Liturgy for the Eucharist
by Paul Hooker
Shelton Chapel—Austin Presbyterian Theological Seminary
22 November 2016
(This liturgy was used in response to the proclamation from the pulpit of Psalm 137, the lament that begins “By the waters of Babylon….”)
Invitation to the Table
This is the joyful feast of the people of God. People shall come here from exile, from the four points of the compass, and be seated at this table. This table is not a table we have earned or deserved, but one to which we are invited by the Lord Jesus Christ, who makes this feast. All who trust in him, however far away or deep in darkness, are welcome here.
The Great Prayer
The Lord be with you. And also with you.
Lift up your hearts. We lift them to the LORD.
Let us give thanks to the Lord our God. It is right to give our thanks and praise.
Holy God, Holy One, Holy Three: You
our comfort and our covenant;
guiding hand along the paths of wandering;
haven, hope, and healer:
Lord, to whom shall we go?
In the dark before creation’s dawn, You
drew breath to speak the first command
that made a path between the day and night
and brought to being all that moves and breathes;
In the darkness east of Eden, You
drew the flaming sword to bar the way
even as you showed us yet another,
a promised path of labor and labor’s love;
In the moonless midnight, beneath Egyptian stars, You
drew the boundary between life and death,
and marked the line on lintel and on doorpost,
and promised us a way to freedom, through the sea;
In the dark night of Babylon, when all we could smell
was the stench of our burned-out dreams, You
drew for us a new vision in the dirt of exile,
and promised us a return across the sands;
In the long night of tyranny, with Herod’s hobnailed bootprint on our necks, You
drew diviners bearing gifts across the desert
by the light of the single eastern star
and promised us a kingdom we are waiting yet to see:
There is no other; in the darkness we draw near to You:
Can you hear our song of hope and yearning,
as though the promises are true even when we don’t believe them,
as though we could see the trailings of your glory
with hooded eyes still accustomed to the dark?
Can you hear the song of angels, prophets, martyrs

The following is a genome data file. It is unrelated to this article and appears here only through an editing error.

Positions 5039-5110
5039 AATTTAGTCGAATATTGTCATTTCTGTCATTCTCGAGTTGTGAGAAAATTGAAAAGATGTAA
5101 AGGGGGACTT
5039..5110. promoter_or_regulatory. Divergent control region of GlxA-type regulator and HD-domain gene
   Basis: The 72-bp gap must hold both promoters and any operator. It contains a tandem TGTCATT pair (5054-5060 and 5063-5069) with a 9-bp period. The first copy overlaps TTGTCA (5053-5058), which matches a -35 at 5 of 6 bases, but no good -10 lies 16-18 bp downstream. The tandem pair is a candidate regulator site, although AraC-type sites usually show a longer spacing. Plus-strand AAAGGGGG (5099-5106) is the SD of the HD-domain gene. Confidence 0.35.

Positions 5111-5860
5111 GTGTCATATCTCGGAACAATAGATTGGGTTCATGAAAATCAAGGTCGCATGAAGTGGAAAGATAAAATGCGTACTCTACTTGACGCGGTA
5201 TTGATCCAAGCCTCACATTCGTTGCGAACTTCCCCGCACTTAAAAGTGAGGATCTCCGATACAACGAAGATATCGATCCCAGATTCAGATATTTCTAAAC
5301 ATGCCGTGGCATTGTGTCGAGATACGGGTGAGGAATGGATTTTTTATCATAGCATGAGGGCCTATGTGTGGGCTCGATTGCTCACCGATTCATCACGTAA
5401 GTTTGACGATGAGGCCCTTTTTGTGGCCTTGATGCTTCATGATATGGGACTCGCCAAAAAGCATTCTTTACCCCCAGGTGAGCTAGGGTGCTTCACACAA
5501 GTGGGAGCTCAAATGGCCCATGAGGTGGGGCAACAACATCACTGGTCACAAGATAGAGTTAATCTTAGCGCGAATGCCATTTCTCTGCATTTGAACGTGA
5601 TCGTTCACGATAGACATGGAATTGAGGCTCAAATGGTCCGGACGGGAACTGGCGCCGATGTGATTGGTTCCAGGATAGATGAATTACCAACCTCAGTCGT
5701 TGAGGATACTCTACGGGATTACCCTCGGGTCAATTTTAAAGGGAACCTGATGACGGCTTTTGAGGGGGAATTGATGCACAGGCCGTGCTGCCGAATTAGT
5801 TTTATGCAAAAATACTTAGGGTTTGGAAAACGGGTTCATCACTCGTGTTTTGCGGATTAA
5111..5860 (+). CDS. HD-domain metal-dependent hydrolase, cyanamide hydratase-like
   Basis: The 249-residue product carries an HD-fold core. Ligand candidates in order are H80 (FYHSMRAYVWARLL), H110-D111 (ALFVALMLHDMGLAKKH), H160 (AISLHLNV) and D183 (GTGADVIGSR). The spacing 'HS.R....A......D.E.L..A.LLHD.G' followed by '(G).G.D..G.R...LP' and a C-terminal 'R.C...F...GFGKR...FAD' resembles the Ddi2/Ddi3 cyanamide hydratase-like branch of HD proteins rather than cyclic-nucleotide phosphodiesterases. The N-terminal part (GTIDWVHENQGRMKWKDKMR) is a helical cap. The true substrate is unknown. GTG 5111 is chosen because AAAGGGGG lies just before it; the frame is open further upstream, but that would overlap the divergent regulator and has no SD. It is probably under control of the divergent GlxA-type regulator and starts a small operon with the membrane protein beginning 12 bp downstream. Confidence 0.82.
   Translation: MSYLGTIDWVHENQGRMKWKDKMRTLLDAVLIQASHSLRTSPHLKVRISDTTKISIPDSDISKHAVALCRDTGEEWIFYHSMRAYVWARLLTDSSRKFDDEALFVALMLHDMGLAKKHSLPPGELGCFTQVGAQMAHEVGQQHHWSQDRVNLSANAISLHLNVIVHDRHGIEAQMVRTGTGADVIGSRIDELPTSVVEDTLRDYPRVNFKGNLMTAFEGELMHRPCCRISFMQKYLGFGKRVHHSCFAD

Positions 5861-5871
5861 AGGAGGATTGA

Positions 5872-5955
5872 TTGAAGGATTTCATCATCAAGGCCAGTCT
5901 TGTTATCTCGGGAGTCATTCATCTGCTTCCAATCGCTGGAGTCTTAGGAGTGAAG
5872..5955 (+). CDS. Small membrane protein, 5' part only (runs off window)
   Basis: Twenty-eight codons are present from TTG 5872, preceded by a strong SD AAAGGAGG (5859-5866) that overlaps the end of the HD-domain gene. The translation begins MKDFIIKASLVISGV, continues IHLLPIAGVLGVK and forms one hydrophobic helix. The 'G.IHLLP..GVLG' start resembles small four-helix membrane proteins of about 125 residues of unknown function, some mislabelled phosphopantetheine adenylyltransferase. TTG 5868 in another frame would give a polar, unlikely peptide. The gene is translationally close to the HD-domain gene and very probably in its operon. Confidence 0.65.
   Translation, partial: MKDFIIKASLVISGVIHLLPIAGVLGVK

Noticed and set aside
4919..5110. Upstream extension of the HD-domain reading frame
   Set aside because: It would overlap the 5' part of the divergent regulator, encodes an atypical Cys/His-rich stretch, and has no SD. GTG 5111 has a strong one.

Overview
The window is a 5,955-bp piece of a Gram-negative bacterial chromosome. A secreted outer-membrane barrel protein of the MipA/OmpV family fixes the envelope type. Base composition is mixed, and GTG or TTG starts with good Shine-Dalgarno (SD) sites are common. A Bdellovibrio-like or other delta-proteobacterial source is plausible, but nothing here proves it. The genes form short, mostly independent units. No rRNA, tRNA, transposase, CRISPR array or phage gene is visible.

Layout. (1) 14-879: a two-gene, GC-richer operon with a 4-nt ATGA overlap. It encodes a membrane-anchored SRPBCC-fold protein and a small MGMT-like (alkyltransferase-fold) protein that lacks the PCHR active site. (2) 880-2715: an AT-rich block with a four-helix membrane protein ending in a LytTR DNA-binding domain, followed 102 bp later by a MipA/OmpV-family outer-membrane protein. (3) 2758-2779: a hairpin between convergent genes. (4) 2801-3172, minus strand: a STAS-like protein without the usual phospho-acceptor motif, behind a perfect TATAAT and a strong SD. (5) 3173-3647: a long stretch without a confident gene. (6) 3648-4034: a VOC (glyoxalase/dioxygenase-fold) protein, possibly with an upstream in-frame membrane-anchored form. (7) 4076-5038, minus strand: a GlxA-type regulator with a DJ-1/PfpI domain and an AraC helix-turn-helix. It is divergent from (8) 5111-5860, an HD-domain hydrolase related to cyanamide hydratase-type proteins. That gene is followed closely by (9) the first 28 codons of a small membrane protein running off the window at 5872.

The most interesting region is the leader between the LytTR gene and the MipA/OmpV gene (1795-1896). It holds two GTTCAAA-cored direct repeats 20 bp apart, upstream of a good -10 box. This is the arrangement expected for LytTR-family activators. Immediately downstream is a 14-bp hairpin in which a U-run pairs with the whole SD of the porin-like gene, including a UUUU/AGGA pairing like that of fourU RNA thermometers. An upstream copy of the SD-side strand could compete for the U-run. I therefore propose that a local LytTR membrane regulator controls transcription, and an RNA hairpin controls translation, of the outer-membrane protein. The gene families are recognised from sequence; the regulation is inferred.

the song of forebears and of fellow travelers,
the song we sing in foreign lands, even as we hold our breath?
Holy, holy, holy Lord, God of power and might
Heaven and earth are full of your glory.
Hosanna in the highest!
Blessed is he who comes in the name of the Lord!
Hosanna in the highest!
Blessed are you, O God, and blessed is Jesus Christ,
the One we wait to see, even though we shut our eyes;
the One who bears our hope at the instant we stop hoping;
the One who heals us when we knew not we were ill;
the One who is God with us, though we think we are alone.
In him Love decides to be unloved, so we
who are unlovely might learn to love.
In him Life decides to die, so we
who know only how to die can learn to live.
You are in him, Lord, in the darkness on the cross.
You are with him, Lord, at this table where he gathers us
and makes of us his fellowship born of bread and wine.
Words of Institution
For it is as the Scriptures say,
That on the night of his betrayal, he took bread,
and after giving thanks, he broke and gave it
to those who followed him and said,
“This is my body, broken for you;
do this remembering me,”
and after supper, took the cup, and said,
“This cup is covenant poured anew for many,
forgiving sin; all of you, drink from it.”
So it is that, when we eat this bread and drink this cup,
we show forth his death until he comes again.
What has been and what will be
are bound together with what is
in this moment, in these people, in this place.
Great is the mystery of faith:
Christ has died, Christ is risen, Christ will come again.
So then, Spirit, come and breathe:
Breathe the eternal “Let there be,”
so the world is filled with light.
Breathe into the mortal dust,
so lungs are filled with breath and life.
Breathe in valleys full of bones
with a wind from the corners of creation.
Breathe into silent, fearful rooms,
so timid followers might find their voice.
Breathe into us, and on the earth,
until the boughs of streamside willows
vibrate with the music of the lyres,
and the songs of Zion burst forth again
from lips too long silenced
and hearts too long afraid.
Through Christ, with Christ, in Christ
in the unity of the Spirit,
all glory and honor are yours, O God,
now and forever. Amen.
Now with the confidence of the children of God, let us make bold to pray as Jesus taught:
Our Father in heaven, hallowed be your name.
Your kingdom come, your will be done on earth as it is in heaven.
Give us today our daily bread, and forgive us our sin,
as we forgive those who sin against us.
Save us from the time of trial, and deliver us from evil.
For the kingdom, the power, and the glory are yours,
now and forever. Amen.
Breaking the Bread and Pouring the Cup
The gifts of God for the people of God.
Come, for all things are ready.
Communion of the People
Prayer after Communion
Let there be no more weeping, let there be no more fear.
Let there be only keeping of the love that draws us here.
Teach us to hear the music in the branches of the trees
and sing again the songs of Zion wafting in the breeze.
Send us forth to tell the news who at this board are fed:
That Christ the Lord is present in the breaking of the bread.
Beautiful and meaningful Great Prayer of Thanksgiving.